Good product development process

These days I spend my time fulfilling my role as Head of Interaction Design within DWP Digital. Specifically making sure things are joined up and consistent across services.

There’s a lot going on*.

The approach to consistency

We follow an agile method of working. By that I’m describing the real agile, the being agile *not* doing agile.

If you follow government design, you’ll know that we work through stages. These are discovery, alpha, private and public beta and live. They are stages through a services life-cycle.

The theory is;

  • discovery – finding user needs (heavy amount of user research)
  • alpha – as many approaches to fulfil the user needs (heavy amount of user research and prototyping)
  • private beta – focused approach which meets user needs (invited user groups and a heavy amount of user research)
  • public beta – the approach and researching hypotheses (heavy amount of user research)
  • live – the approach and researching very precise hypotheses

This higher level approach is tried and tested. It works.

Yet, I find the more granular areas are where it becomes unstuck. This is mainly down to process and team set-up.

The Nitty Gritty

A multi-disciplinary team is just that. Your team must have the correct complement of professions to achieve its goal. Each role should know their responsibilities. Each role in the team needs to have empathy for the other roles. If your team hasn’t had a session on describing the work they do to each other then take this advice, do it as soon as you can.


Because a good iterative approach is a team sport.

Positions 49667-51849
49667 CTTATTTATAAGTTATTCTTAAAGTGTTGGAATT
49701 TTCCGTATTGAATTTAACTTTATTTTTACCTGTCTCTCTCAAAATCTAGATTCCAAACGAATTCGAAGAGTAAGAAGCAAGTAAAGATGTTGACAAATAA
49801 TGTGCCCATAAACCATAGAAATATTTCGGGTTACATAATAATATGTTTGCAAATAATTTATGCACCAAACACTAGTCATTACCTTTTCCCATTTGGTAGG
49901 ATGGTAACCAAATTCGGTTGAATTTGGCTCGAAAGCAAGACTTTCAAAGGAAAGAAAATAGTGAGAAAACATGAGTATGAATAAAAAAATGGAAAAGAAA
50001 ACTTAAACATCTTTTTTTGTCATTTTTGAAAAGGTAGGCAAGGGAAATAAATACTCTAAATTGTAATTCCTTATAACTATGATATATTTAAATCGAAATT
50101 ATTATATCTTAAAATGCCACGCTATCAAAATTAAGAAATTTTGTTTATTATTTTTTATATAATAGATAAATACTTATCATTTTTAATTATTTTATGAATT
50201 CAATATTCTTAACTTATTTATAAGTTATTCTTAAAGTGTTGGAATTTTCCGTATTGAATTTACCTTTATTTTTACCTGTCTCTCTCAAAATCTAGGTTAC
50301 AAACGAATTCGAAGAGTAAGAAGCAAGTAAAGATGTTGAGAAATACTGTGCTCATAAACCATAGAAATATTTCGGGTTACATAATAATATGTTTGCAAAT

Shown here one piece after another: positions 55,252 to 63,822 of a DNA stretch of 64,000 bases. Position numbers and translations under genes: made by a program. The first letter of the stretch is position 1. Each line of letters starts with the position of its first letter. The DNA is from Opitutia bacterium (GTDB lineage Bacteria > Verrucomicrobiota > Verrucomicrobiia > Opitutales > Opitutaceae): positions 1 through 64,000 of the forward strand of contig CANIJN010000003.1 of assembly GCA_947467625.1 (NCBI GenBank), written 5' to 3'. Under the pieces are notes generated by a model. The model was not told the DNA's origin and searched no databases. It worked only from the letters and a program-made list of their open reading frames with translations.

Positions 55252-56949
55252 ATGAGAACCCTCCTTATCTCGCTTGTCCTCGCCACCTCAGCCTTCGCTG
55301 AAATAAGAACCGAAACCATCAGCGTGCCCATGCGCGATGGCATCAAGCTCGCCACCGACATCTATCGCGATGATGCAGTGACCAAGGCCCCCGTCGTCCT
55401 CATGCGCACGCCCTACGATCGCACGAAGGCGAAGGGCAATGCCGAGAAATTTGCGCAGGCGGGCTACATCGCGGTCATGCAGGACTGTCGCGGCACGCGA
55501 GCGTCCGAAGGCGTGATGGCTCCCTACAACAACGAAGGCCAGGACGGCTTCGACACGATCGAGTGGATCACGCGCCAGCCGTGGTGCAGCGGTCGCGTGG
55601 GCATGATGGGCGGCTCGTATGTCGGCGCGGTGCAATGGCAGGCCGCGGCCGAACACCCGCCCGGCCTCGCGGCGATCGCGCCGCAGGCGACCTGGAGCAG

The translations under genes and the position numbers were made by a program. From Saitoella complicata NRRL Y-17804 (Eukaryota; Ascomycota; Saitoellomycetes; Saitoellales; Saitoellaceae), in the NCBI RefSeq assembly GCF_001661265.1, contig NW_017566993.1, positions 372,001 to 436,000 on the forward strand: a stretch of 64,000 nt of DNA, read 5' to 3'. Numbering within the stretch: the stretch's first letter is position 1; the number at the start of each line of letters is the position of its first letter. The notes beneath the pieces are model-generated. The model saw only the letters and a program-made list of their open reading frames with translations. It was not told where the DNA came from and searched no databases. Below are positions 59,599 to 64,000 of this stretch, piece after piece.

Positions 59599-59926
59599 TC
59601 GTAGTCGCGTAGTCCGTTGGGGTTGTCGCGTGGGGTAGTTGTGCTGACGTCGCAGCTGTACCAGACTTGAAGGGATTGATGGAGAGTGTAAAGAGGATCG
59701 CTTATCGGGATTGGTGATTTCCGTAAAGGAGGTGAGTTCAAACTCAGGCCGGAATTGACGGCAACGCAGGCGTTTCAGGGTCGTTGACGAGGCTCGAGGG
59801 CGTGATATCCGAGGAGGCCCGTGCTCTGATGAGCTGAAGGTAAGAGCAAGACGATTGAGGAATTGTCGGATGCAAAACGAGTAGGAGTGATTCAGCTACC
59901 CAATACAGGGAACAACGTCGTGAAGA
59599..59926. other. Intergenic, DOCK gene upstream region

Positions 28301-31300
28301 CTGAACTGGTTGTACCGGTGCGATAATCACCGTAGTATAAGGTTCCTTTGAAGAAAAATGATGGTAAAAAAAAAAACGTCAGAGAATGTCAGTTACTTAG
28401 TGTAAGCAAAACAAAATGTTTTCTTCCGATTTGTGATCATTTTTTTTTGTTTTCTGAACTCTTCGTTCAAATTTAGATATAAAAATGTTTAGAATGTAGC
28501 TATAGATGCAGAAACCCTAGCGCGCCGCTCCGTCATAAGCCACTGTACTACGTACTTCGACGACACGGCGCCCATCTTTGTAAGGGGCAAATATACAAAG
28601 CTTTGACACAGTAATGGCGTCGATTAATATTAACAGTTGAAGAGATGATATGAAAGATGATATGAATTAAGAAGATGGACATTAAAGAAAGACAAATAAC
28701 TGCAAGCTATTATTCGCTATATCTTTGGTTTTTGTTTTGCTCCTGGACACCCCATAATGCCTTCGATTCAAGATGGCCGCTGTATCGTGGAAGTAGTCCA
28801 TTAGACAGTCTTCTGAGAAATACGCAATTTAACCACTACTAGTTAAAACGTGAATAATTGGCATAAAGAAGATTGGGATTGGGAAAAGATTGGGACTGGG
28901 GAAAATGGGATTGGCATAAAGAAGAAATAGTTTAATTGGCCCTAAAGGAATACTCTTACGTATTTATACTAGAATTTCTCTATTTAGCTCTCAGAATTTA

Imagine empathy being the oil that helps everything run smoothly. It causes relationships between the team to be like smooth gear changes in a car or the way a pianist moves their fingers across keys.

Working in sprints

We work in two-week sprints. Having done this for a lot of years it is a natural amount of time.

The best way to break a two-week sprint down is to use a process wheel. This will get you going and then everything else becomes natural.

You can mark out your ‘wheel’ with the 10 days you have available (two weeks minus weekends). Include the following (in no order);

  • sprint planning
  • backlog planning (and scoring if its development work)
  • design
  • creating a prototype
  • organising user research (this can increase depending on the type/place/audience for research)
  • research days
  • analysis
  • playback
  • iterating
  • development

Work with your product owner to prioritise what goes into a sprint. This means you can create your prototype and do your user research. Then run your analysis, play the information back and keep iterating.

During this, the other members of the team may be doing other tasks. These could be stakeholder management, future planning or development.

The design team should be pulling information from all corners of the team. Discussing things with developers, business analysts, data analysts and more.

Design and research must be communicated to the product owner. Help them understand where the design is meeting user needs. Communicate where it isn’t and any hypotheses which have arisen from findings.


At the end of every sprint, the team should document their work. Everyone has been in the position of trying to remember why something was done a certain way 6 months ago.

If a new piece of design is created and becomes a pattern, this should be shared. This could become part of your organisation’s design system.

Good product development

If you follow the advice above, if you use a process wheel, your service team will start working in a more joined up way.

All parts of the team will be working in parallel. Hitting sprint goals and delivering over and over again.

Hat tip to Anna Rzepczynski who originally showed me the wheel as part of the “UR Wheel”.